First silver coins flowing into Scandinavia were Arabic dirhems. Later pennies from England and the continent were a bigger portion of the coins. Even later, various kings in Scandinavia minted their own coins.
A large horde dated to 1010 A.D. or earlier contains three coins with an inscription of “ONLAF REX NOR”, which the article translates as “Olav King of the Norwegians.” Article points out it is unknown whether this is Olav Tryggvason or Olav Haraldsson.
Been thinking more on what life was like on the farm after my grandfather passed away.
Consider the cash expenses again – notice there are no bills for electricity, telephone, water, or sewer. Such things weren’t in place.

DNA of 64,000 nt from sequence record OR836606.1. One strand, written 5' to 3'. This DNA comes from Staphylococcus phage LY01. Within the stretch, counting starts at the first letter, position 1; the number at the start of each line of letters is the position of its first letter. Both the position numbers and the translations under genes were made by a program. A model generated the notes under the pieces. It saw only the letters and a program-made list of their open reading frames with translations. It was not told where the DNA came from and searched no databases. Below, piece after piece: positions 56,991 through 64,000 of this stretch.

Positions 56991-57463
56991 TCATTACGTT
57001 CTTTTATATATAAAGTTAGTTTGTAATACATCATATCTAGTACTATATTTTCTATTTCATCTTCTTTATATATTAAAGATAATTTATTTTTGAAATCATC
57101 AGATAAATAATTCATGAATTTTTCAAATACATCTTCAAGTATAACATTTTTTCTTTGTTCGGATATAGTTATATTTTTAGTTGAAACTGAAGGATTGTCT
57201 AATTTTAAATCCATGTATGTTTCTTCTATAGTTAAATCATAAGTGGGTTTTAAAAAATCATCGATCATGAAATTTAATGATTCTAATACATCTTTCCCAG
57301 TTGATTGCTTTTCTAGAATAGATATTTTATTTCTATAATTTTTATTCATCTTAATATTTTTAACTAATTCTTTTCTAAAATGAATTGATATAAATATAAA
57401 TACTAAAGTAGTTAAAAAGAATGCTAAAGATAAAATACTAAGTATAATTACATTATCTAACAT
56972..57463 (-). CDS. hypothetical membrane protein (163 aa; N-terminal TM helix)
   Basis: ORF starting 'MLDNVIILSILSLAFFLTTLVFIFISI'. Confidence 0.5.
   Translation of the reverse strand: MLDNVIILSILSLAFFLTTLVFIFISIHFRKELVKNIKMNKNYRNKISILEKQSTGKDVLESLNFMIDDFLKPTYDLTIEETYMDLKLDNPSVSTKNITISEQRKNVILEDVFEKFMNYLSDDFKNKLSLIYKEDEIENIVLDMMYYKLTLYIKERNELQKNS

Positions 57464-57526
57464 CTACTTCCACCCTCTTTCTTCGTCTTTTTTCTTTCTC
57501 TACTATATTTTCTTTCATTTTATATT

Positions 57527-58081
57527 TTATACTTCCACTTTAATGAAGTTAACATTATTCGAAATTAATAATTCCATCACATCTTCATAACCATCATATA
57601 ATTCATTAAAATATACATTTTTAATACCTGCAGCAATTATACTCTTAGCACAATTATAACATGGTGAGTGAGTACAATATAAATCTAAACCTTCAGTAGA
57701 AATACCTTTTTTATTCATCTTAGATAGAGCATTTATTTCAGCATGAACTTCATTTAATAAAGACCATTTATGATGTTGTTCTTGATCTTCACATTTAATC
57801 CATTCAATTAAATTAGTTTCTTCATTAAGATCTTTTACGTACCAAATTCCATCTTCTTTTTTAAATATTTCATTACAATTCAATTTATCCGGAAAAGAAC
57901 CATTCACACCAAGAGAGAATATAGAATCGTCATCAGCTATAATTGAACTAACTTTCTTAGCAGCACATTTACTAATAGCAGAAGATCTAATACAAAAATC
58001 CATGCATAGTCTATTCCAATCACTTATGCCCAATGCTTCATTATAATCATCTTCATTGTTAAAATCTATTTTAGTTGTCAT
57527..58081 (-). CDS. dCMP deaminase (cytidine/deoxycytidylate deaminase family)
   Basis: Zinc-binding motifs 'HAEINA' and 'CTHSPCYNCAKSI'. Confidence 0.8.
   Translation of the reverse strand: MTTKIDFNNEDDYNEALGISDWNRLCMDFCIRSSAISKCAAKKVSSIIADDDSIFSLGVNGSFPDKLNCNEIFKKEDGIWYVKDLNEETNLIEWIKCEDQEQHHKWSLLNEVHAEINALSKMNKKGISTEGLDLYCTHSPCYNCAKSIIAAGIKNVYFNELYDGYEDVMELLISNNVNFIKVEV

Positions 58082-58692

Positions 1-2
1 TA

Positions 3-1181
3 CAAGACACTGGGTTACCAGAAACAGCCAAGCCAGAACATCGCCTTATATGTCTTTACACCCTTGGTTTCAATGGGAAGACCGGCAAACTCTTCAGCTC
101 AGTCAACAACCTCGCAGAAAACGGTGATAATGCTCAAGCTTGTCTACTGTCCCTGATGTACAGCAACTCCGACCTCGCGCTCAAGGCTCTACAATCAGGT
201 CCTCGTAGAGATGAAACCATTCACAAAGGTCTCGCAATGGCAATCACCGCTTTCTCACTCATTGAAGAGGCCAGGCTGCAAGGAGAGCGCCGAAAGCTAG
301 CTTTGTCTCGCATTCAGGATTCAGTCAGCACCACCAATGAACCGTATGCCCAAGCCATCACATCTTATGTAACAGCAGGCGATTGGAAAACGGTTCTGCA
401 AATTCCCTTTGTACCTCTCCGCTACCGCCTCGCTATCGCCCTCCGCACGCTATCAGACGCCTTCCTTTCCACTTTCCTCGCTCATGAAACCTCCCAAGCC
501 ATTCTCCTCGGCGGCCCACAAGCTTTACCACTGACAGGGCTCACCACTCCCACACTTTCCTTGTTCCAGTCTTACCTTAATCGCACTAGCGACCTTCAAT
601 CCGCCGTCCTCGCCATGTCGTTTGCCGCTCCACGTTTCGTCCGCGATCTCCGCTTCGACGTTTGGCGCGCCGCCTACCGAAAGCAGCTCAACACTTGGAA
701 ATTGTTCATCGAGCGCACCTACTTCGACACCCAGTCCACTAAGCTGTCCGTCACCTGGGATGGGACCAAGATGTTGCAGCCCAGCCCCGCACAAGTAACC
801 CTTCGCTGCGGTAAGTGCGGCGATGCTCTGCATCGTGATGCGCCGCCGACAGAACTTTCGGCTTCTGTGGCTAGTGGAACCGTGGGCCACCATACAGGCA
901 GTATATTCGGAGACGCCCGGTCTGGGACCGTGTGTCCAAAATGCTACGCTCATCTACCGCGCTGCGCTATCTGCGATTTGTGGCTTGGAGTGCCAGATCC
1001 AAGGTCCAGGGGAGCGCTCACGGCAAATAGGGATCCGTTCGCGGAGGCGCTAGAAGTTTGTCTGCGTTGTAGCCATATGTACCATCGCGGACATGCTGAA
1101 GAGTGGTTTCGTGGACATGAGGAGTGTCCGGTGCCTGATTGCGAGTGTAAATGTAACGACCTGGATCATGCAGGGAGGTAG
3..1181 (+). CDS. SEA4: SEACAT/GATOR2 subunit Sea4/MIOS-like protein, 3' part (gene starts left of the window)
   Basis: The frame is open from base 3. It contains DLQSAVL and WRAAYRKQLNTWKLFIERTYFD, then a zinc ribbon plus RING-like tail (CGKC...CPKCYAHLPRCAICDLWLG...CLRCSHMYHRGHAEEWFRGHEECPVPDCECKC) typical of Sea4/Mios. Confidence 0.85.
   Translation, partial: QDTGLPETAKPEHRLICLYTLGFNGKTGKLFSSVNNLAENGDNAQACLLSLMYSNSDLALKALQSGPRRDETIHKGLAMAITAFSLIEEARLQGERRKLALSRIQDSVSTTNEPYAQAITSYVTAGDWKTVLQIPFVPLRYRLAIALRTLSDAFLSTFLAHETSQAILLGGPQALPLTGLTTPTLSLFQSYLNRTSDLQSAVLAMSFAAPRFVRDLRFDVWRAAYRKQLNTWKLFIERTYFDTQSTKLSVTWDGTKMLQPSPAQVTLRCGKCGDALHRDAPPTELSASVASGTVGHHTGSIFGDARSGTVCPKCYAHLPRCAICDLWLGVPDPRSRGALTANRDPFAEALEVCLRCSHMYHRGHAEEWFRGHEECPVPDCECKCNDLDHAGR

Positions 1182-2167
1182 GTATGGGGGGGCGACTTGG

I’ll guess seed and other critical farm supplies were purchased on credit from Yankton Production Credit. The payment of $2,104 on 9/1/45 would have cleared the loan balance for the year, and perhaps any carryover balance from prior years.
Speculation on non-cash transactions
A few thoughts come to mind on non-cash transactions outside the probate document.
Let’s try bringing together the previous guesses (can’t even call them estimates) of the value of those portions of King Solomon’s wealth that are mentioned in scriptures which we can make a feeble attempt to quantify.
An estimate of the value of chariots, horses, 200 large gold shields, 300 small gold shields, and place settings made of gold: